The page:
Tuesday, 14 January 2014

Casting On: Daycare and The Mitten Tree

Today's Featured Mittens
Aurora Borealis
       I had already started my "named" mitten craze last winter when one of my sisters told me about a daycare in the south end of Saint John,  an economically-challenged neighborhood, that needed wool mittens for their children.  They used to buy wool mittens at craft fairs and church sales but it had become too expensive.  Many of the children were coming wearing dollar store gloves and they were not warm enough.  I had lots of left-over Briggs and Little wool that could easily become mittens for little hands. 
      Unlike some other members of my family, my sister Gail thought the naming of mittens was a neat idea and that it might prevent loss of mittens.  Her idea was that if your mittens had a name, you would try harder to hang on to them.  She thought that might work well in the daycare.  So I made 20 pairs of little mittens for the daycare out of Briggs and Little wool, the best yarn in the land. 
The Children's Line
(Photo Jennie Breen)
     And despite my daughter Emma's initial "reserved and worried" reaction to my naming the mittens, I left the 20 pairs of mittens with her and her friends to name one evening---over a couple of beer, no doubt.  They sort of enjoyed it!  I told them I wanted them to reflect New Brunswick nature.  And here are some of the names they came up with: 
  • Bonfire on Poley Mountain
  • Saint John Bluejay
  • Farmers’ Market Berry Smoothie
  • Fundy Footpath PineNeedles
  • Crabbe Mountain Sunset
  • PineCone Birdfeeder
  • Belleisle Bay Lupins
  • St. Martin’s Shore at Sunrise
  • Fundy Fog at Sunrise
  • Dark Forest in October
  • Autumn Acorn
  • Birchbark Twigs
  • Tabisintac Dreamcather

      I asked Emma's friend, Jennie, to take the mittens out for a photo shoot.  I sent along the Mitten Tree I had made myself from items on hand.
The Mitten Tree
(Photo: Jennie Breen)
       I made The Mitten Tree from a piece of railing left over from the construction of the deck at our cottage, branches I gathered from the woods, and a piece of 2x6 also left over from deck construction.  I trimmed the branches and, using fence staples, attached them to the railing.  Voila!  I love making something from scraps.  Again, recycling and cheap, like the scraps of wool I use to make mittens.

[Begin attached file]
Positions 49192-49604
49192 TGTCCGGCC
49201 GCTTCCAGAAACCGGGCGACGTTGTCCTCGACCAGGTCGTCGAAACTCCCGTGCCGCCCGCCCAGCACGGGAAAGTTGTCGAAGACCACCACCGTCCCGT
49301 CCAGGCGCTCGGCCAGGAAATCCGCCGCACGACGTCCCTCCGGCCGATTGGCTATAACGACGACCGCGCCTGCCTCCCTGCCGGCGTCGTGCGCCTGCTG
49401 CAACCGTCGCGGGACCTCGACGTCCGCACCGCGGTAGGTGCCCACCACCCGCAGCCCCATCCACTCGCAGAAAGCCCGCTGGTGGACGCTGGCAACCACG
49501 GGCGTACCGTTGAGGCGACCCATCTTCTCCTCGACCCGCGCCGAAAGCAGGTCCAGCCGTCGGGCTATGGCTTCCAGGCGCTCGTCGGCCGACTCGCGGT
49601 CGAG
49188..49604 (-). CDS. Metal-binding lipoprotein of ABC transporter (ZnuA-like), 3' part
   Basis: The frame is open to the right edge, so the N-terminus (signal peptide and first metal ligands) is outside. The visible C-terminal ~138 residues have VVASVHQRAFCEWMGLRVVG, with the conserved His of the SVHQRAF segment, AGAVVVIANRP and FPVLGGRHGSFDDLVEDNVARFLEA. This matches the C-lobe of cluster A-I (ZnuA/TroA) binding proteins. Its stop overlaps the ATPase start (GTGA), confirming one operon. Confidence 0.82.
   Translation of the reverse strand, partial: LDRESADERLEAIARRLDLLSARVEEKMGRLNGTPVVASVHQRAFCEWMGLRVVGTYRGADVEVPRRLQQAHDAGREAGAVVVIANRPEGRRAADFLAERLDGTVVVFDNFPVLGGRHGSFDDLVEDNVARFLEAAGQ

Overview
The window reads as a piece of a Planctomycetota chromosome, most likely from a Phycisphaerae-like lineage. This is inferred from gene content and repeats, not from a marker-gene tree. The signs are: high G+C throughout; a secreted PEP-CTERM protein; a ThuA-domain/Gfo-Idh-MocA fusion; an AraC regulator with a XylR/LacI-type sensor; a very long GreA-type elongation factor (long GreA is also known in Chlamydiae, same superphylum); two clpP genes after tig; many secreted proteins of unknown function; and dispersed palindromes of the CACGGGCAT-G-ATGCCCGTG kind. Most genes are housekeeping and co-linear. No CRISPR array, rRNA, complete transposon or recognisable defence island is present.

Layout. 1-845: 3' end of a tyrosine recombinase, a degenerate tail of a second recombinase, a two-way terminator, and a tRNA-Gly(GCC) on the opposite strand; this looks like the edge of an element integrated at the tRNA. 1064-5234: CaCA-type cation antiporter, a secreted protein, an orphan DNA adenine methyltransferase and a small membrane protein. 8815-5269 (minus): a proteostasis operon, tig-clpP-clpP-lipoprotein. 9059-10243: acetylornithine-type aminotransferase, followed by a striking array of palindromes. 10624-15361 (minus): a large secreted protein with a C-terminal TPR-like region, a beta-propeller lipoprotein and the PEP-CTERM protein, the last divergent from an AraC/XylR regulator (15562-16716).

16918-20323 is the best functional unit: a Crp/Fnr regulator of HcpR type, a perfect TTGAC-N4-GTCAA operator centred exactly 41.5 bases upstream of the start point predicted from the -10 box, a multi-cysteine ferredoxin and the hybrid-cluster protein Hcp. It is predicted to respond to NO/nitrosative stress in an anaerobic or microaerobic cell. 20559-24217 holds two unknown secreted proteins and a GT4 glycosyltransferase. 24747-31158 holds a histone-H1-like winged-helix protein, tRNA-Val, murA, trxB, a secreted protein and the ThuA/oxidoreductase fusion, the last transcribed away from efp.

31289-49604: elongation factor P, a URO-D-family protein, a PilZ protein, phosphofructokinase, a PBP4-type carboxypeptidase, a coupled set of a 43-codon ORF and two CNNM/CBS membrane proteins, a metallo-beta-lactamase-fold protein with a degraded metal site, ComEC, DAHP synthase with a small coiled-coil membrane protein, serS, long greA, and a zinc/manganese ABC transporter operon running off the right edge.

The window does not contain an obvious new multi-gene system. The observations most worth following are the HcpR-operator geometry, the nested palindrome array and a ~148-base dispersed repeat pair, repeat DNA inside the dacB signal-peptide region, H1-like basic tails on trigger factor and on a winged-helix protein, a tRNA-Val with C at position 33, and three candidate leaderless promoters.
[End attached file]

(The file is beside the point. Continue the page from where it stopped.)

The Empty Mitten Tree 
Bare bones.  Looks a little crooked but that is the photographer (me), not the construction. 
The Mitten Tree Today
 And this is what it looks like today, with my available stock. 

         And, back to those cold little hands at the daycare in dollar store gloves....  I am of the belief that mittens should be made of wool, not acrylics, as wool is warm and even repels water to an extent.  One should not waste one's time using synthetic yarn for mittens.  (I have broken that rule on occasion to get a certain color or texture.)  

Briggs & Little and Nugget
      My dog, Nugget, believes in Briggs and Little wool also.  A lot of this yarn will be used in a sweater and the left-overs will become mittens. 

The Children's Line
(Photo Jennie Breen)
Until next time....


  1. Hadn't thought of using the name of mittens to help little ones and big ones keep track of them. Mittens are often like socks, always missing the mate. Love the idea.

    1. Or I guess you could use the mitten string that goes through the arms of your coat. Hard to do that with socks.

  2. Using left overs for mittens is a great idea!! Love those whole idea. I've knit hats for the homeless but not mittens. It's just not cold enough to need otters in CA.

    1. I just never seem to get to the end of my left-overs!!!